- Exercise—Kegel exercises involve tensing the muscles around the vagina and anus, holding for several seconds, then releasing. The repetition of this exercise will help to tone pelvic muscles, which are associated with vaginal sensations. Kegels can benefit both you and your sex life.
- Express love in other ways—Be creative. There are many ways to express love other than intercourse. Back rubs, cuddling, caressing, and holding hands can be a wonderful way to keep the passion alive until you are ready to "go all the way." "The best way my husband showed me he loved me following the birth of our baby was to sit up with me in the middle of the night while I nursed. We would have some great conversations, and it showed me that he was willing to give up his sleep (which is very important to both of us) to be with me." Intimacy without intercourse is often used as an exercise to improve a couple's sex life. Take advantage of this opportunity!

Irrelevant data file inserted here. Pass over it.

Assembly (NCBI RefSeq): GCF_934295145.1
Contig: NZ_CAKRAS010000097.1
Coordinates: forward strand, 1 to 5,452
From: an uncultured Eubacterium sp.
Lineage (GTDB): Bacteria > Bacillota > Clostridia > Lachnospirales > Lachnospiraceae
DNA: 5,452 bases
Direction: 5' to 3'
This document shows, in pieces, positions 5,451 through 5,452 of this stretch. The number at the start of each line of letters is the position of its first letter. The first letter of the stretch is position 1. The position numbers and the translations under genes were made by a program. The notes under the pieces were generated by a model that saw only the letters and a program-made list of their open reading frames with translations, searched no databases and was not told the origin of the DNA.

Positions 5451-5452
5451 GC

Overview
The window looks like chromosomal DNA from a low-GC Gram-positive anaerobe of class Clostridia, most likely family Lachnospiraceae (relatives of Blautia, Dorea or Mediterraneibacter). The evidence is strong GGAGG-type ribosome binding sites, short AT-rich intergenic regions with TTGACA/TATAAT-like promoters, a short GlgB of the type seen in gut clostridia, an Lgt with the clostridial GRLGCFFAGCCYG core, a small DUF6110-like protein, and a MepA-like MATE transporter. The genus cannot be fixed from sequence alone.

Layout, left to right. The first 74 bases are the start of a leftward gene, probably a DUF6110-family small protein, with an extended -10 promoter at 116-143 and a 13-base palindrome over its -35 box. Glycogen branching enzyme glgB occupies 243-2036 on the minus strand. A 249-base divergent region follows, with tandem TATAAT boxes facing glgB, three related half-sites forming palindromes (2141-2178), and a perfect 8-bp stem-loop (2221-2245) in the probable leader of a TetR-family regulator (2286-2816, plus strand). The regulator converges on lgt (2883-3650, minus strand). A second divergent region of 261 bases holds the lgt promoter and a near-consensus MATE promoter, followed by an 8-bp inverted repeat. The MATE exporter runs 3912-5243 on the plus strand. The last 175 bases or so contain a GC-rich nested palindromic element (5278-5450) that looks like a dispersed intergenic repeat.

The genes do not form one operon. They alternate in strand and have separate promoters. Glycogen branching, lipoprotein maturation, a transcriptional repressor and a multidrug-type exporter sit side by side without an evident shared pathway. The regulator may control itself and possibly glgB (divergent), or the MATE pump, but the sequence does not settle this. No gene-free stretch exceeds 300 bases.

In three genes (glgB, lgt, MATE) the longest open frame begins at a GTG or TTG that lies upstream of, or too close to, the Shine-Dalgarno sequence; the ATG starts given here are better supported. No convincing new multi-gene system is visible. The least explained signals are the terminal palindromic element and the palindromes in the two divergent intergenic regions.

- Vary your position—This is a great opportunity to find new methods of lovemaking. Experiment to find what positions work best for you. Many women find that the side-to-side position or being on top is most comfortable. It allows them more control over the degree of penetration. This is especially helpful when the perineum is still sore.
- Make a date with your spouse—You may have come to a time in your life when you revert back to "dating." Anticipating a "date" with your husband can be as exciting as the spontaneous romance you once enjoyed. Mark a time on your calendars (even if it's just for an hour or two) when you will hire a babysitter so that you and your husband can spend time alone. You will probably think and talk about the baby most of the time you are away, but being alone together reminds you that there is another very important person in your life.
- Communicate—Good communication is a key factor in any healthy relationship, and especially throughout parenthood. Hopefully, open and honest communication patterns have been established prior to the baby's arrival. This will make it easier to communicate your frustrations, expectations, and desires.
As a new mother, you will receive lots of advice about feeding, bathing, sleeping, and every other issue relating to the care of your newborn, but few will be as open to discuss the topic of sex. Here are a few issues that can be helpful in your effort to reestablishing a healthy intimate relationship.